July 31, 1987
CLIFTON, GUNDERSON & COMPANY, A PARTNERSHIP, PLAINTIFF-APPELLANT
EUGENE F. RICHTER, DEFENDANT-APPELLEE
APPELLATE COURT OF ILLINOIS, THIRD DISTRICT
511 N.E.2d 971, 158 Ill. App. 3d 789, 110 Ill. Dec. 794 1987.IL.1102
Appeal from the Circuit Court of Whiteside County; the Hon. John M. Telleen, Judge, presiding.
JUSTICE SCOTT delivered the opinion of the court. BARRY, P.J., and STOUDER, J., concur.
DECISION OF THE COURT DELIVERED BY THE HONORABLE JUDGE SCOTT
The plaintiff certified public accounting firm, Clifton, Gunderson & Company, sued its former employee, the defendant Eugene F. Richter, for violating a no-compete clause in his employment contract with the firm. The firm also sought a preliminary injunction against the employee's violating the clause. The firm brought this appeal from the court's denial of a preliminary injunction. We reverse.
The employee is not a CPA; the firm employed him as a staff accountant. While working at the firm, the employee did bookkeeping, tax returns, farm tax client interviewing, individual and corporate tax returns, and audit support work. He was responsible for various firm clients.
The employee worked at the firm part time from 1972 to 1974 and full time both from 1974 to 1976 and from 1977 to 1986. In his 1976 to 1977 absence from the firm, the employee was employed by a car dealer. In 1977 and thereafter, the employee's written employment contract with the firm included the following no-compete clause:
"6. The Employee hereby agrees that for a period three years after the termination of employment hereunder, either voluntarily or involuntarily, will not on the Employee's own account or as a member of any firm or on behalf of another Employer, or otherwise, directly or indirectly, work as a Certified Public Accountant, Tax Preparer or Consultant, Accountant, Auditor, or Bookkeeper for or solicit such business within a radius of 27 miles of Clinton or DeWitt, Iowa. The Employee further agrees that for a period of three years after the termination of employment hereunder, either voluntarily or involuntarily, will not on the Employee's own account or a member of any firm, or on behalf of another Employer, or otherwise, directly or indirectly, perform services as a Certified Public Accountant, Tax Preparer or Consultant, Accountant, Auditor, or Bookkeeper for or solicit any client of the Employer. The Employee further agrees to pay on demand to the Employer as liquidated damages for any violation of this paragraph as follows:
(a) One-half (1/2) of the amount of fees paid by such client to Employer during the past 24 months, if such client discontinues placing all of the same work with Employer.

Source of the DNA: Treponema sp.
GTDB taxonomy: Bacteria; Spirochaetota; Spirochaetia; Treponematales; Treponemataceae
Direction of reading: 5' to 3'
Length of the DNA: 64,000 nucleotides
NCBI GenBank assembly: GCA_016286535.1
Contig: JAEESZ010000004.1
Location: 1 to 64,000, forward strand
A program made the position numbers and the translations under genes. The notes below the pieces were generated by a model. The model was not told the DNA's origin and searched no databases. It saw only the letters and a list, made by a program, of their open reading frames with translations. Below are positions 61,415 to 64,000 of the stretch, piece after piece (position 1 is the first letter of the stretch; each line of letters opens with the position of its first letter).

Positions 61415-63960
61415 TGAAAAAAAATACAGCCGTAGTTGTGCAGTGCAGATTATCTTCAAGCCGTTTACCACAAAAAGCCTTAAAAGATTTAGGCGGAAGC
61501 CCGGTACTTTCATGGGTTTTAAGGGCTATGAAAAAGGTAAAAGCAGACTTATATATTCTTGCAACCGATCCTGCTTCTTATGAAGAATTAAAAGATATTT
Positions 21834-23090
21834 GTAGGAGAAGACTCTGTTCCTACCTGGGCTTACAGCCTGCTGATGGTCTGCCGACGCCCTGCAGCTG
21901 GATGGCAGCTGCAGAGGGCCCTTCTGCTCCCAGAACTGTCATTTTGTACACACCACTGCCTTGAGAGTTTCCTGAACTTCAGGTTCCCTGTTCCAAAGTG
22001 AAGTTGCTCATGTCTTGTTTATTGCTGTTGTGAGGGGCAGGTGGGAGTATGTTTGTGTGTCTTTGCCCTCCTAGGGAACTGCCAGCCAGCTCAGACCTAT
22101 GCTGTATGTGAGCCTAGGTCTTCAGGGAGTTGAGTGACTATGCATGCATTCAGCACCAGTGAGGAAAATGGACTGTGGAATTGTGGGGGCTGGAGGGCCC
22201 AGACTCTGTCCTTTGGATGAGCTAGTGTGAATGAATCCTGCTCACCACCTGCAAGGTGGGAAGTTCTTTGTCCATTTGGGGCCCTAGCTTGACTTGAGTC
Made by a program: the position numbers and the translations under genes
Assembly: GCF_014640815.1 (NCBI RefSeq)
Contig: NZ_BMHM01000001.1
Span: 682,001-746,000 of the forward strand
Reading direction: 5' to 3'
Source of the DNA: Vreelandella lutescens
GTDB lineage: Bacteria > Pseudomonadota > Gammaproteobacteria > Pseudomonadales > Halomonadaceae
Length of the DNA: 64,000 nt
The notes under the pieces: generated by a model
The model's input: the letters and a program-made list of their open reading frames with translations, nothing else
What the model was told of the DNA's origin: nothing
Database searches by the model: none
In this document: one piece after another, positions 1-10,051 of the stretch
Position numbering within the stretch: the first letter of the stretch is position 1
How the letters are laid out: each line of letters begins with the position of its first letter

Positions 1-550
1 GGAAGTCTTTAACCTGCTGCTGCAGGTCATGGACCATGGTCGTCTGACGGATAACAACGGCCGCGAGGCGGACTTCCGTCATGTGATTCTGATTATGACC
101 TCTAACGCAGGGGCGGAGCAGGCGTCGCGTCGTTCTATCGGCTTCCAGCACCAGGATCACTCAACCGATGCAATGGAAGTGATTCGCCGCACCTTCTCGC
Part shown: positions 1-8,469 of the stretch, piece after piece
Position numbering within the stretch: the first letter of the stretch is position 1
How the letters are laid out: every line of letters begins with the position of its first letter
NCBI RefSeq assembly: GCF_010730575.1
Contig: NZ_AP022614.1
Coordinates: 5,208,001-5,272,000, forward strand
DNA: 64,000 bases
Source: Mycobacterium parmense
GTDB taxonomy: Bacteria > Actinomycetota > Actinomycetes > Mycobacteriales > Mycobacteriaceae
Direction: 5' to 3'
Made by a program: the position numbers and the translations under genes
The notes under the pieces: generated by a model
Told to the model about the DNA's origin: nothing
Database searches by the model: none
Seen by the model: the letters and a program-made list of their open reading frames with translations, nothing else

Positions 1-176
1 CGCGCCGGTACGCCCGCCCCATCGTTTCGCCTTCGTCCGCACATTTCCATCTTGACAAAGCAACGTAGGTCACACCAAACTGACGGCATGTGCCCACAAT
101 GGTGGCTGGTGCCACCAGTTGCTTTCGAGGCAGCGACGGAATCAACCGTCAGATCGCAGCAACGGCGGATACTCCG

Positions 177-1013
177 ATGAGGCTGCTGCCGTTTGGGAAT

(b) If only solicitation occurs and client remains with Employer, damages are hereby agreed to be in the amount of $500 for each solicitation.
The above does not prevent the Employee from accepting employment on a full-time basis for a firm in private industry, including clients within the territory outlined above."
Approximately one month after he voluntarily left the firm's employment in 1986, the employee set up and advertised a business in his home, approximately two miles from Clinton, Iowa. The business was organized to do bookkeeping, payroll taxes and reports, individual and business taxes, and farm records and taxes. A partner of the firm testified that the employee's new business had solicited or received commitments of future work from former firm clients. The employee's business also had performed accounting services for former firm clients. The partners cited one bankruptcy estate accountant's letter which the employee had prepared in his business, three former clients whom the employee had contacted regarding his new business, and an unspecified number of corporate tax clients who had informed the firm of their intent to hire the employee rather than the firm.
In denying the preliminary injunction, the court emphasized that the firm had an adequate legal remedy given the liquidated damages provision and the no-compete clause. Thereafter, the court denied the firm's motion for reconsideration and again referred to the liquidated damages clause. It also noted that the instant no-compete clause prohibited a broad range of activities and was in some sense onerous.
On appeal, the firm argues that the court abused its discretion in denying a preliminary injunction. The firm argues that the no-compete clause is enforceable, that the employee is knowingly in continuing breach of the clause, and that the court had no legally valid basis to deny the preliminary injunction. According to the firm, the court improperly denied relief with reference to the liquidated damages clause.